With regard to Daisy, I’m hoping to take her along to another protest march this Saturday. ( and her sister Charlotte), depending on the smoke levels here in Melbourne. Two of my children attend most protest marches and have done so since they were about 8 years old. They have fond memories of their activism.
      Given that it is a nanosecond before midnight, and that the development and funding of renewables is absolutely vital, and that we live in a drought riddled country which has become hotter due to emissions, ( graphs available), more denuded due to land clearing, further expansion of the fossil fuel industry in Queensland by Adani and Palmer is untenable and irresponsible.
      And , getting back to the gardens that we both love, our bodies might complain but the mind soars, the lungs expand and we know that what we are doing with compost is life giving. Cheers, Jan.

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      1. Ah, point taken, Francesca – don’t throw the baby out with the bath water just because there are nutters swimming in it 🤓 the Conversation still comes to my in box so i shall return

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  8. Here in urban North America we aren’t seeing the first-hand disasters, but we can clearly see how important your first point is. Our current leadership is almost daily reversing efforts to clean up the environment, preserve natural spaces, and take long-term steps to regulate industry. Further, the leadership is distracting the public from the support of the worst industrial promotors by starting wars and doing other crazy things. So for us, your point 1 is the most critical one. The others can only follow in priority.

    best… mae at maefood.blogspot.com

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    1. Hello Mae, i can fully empathise with your situation in the US. It must be frightening, worrying and constantly confronting to see the damage done in your country-to the environment, democracy, peace, health care, and more. Our resident lunatic is not quite as bad, though he comes close. It’s so strange living in a world that us on the brink of disaster yet these strange autocrats and salesmen seem to hold such sway. The impeachment process looks promising today.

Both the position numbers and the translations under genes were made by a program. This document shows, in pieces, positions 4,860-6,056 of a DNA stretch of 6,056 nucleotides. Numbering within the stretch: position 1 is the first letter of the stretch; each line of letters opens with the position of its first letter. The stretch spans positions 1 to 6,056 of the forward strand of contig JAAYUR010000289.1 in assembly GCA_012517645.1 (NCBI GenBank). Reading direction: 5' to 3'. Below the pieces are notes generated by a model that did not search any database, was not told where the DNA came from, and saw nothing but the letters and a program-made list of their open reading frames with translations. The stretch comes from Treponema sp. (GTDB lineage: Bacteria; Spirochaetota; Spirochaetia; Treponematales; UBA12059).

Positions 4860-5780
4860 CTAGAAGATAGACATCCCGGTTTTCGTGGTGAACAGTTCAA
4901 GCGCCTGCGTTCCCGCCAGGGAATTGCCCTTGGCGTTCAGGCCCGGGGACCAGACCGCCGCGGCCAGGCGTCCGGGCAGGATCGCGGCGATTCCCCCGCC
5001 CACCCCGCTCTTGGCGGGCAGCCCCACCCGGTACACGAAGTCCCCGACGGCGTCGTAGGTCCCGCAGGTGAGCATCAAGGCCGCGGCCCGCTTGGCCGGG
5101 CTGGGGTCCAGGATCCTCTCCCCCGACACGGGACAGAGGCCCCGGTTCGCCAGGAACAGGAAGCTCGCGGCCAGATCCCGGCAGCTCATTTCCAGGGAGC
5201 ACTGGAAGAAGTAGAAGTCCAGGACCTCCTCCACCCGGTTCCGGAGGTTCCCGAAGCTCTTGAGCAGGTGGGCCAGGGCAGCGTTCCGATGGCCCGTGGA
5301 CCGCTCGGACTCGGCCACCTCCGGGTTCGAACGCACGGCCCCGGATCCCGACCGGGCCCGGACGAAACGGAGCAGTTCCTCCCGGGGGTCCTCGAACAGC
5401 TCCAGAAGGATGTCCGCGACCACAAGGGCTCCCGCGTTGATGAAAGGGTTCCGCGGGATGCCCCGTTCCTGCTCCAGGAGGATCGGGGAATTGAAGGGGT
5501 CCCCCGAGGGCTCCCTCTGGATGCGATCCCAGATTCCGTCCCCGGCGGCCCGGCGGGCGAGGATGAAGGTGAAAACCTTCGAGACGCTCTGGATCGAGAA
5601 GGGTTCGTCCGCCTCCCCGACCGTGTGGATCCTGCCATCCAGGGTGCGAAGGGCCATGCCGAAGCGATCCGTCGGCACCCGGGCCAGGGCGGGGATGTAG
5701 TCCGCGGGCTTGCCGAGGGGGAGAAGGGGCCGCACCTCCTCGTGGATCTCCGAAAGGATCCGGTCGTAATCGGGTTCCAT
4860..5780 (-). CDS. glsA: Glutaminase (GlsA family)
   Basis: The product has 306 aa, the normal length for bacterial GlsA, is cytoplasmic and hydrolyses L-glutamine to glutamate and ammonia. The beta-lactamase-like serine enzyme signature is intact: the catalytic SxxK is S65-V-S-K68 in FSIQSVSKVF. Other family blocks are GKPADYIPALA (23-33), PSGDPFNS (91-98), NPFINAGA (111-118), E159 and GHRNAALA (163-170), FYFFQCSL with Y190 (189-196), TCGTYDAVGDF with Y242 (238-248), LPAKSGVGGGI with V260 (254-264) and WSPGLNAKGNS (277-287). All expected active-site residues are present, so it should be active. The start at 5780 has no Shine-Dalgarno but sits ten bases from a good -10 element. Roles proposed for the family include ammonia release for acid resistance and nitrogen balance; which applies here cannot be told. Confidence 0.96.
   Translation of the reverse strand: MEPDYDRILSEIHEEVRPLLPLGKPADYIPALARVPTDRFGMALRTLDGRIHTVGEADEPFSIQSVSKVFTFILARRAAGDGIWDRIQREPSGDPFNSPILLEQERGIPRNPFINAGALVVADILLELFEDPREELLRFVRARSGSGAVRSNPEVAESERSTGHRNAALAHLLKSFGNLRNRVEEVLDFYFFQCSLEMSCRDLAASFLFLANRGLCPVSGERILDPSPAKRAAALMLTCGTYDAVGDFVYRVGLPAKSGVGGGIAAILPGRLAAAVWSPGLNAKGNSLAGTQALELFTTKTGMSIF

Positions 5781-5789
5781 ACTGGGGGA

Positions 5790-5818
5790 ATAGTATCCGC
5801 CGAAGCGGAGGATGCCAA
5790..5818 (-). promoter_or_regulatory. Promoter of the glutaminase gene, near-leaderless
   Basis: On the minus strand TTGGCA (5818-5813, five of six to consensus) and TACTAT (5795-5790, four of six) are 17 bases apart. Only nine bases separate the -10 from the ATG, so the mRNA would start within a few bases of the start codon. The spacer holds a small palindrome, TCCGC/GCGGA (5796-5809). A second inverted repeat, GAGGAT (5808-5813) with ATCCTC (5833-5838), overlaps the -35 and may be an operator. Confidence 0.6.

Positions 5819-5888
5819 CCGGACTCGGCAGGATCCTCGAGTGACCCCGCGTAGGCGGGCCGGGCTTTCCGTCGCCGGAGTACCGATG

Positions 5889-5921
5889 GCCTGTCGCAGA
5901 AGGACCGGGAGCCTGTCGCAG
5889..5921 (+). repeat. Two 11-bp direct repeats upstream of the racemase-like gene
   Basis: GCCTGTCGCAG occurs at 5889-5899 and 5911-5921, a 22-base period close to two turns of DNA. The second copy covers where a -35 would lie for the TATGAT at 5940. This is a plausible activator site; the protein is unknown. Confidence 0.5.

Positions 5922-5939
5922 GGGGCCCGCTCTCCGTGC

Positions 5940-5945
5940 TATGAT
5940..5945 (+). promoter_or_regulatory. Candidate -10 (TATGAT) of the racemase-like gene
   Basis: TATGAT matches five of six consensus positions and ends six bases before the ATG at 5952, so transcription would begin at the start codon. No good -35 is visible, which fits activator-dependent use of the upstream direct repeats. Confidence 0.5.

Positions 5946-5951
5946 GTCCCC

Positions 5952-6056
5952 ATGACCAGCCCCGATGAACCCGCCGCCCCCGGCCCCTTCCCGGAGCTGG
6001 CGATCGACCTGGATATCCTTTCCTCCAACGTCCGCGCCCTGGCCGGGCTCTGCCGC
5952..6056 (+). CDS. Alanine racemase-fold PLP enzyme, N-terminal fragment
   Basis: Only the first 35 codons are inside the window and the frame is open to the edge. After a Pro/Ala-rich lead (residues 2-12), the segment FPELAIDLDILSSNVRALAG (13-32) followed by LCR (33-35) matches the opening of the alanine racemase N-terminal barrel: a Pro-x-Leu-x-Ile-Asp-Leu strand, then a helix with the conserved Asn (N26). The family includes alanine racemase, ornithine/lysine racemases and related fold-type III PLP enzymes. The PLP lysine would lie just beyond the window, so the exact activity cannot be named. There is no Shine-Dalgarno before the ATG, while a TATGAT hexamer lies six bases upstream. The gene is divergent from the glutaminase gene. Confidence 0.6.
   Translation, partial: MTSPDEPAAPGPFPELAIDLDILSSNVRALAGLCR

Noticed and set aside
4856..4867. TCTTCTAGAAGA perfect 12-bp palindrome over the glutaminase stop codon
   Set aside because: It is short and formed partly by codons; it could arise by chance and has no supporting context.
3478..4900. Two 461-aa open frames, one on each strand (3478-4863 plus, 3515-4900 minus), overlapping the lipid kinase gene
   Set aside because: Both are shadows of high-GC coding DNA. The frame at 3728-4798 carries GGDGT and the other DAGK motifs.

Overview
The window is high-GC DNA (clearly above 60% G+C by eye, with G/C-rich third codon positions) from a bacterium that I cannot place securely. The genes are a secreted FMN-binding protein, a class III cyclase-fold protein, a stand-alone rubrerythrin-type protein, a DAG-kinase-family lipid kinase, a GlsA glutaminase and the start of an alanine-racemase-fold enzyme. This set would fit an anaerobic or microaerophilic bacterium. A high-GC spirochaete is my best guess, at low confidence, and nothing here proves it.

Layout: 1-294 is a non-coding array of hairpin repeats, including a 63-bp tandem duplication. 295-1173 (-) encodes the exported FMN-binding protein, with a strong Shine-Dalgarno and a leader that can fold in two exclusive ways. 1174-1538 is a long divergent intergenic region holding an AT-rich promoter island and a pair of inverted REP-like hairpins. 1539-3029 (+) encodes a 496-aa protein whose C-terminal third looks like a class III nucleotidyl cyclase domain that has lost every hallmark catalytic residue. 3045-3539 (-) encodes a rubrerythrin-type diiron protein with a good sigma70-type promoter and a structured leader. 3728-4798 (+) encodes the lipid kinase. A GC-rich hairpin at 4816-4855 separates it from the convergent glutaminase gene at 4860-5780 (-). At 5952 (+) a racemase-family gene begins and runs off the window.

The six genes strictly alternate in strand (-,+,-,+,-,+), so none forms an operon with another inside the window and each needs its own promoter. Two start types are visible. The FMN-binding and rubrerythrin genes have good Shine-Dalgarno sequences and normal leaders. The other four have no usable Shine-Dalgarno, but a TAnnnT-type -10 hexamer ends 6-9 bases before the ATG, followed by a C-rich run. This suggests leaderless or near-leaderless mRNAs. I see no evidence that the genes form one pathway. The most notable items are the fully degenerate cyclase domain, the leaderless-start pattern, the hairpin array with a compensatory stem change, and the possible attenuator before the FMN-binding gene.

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  9. A timely and healthy list – I can only agree, Francesca. And I am doing my bit too, most of your list, even if I sometimes fly. I plant trees too, as you say. Australia is in my thoughts every day, just like the faith of our planet and its inhabitants. Fools rule the world – let’s change that. I believe in strong women, and I believe they are more climate smart than men. Here is an uplifting link https://countdown.ted.com/

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    1. Thanks for that wonderful link Leya, I’ve subscribed to get more updates. Love more international links. And happy tree planting. We must continue to believe and act.

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  10. Sorry, I am late getting to read your excellent blog, but I am so glad I did. It is such a passionate and thoughtful list.
    Your #1 is such an important one. We are lacking leadership and decent policy, and only get platitudes about how we will be overachieving our targets. I alternate between being really angry and despairing, or cautiously hopeful. Hopeful because I wonder if business and us little people aren’t bypassing the government. There are councils that aim to be carbon neutral by a reasonable date, businesses that aim for the same, and many people that do things to cut down their won emissions. So maybe, fingers crossed!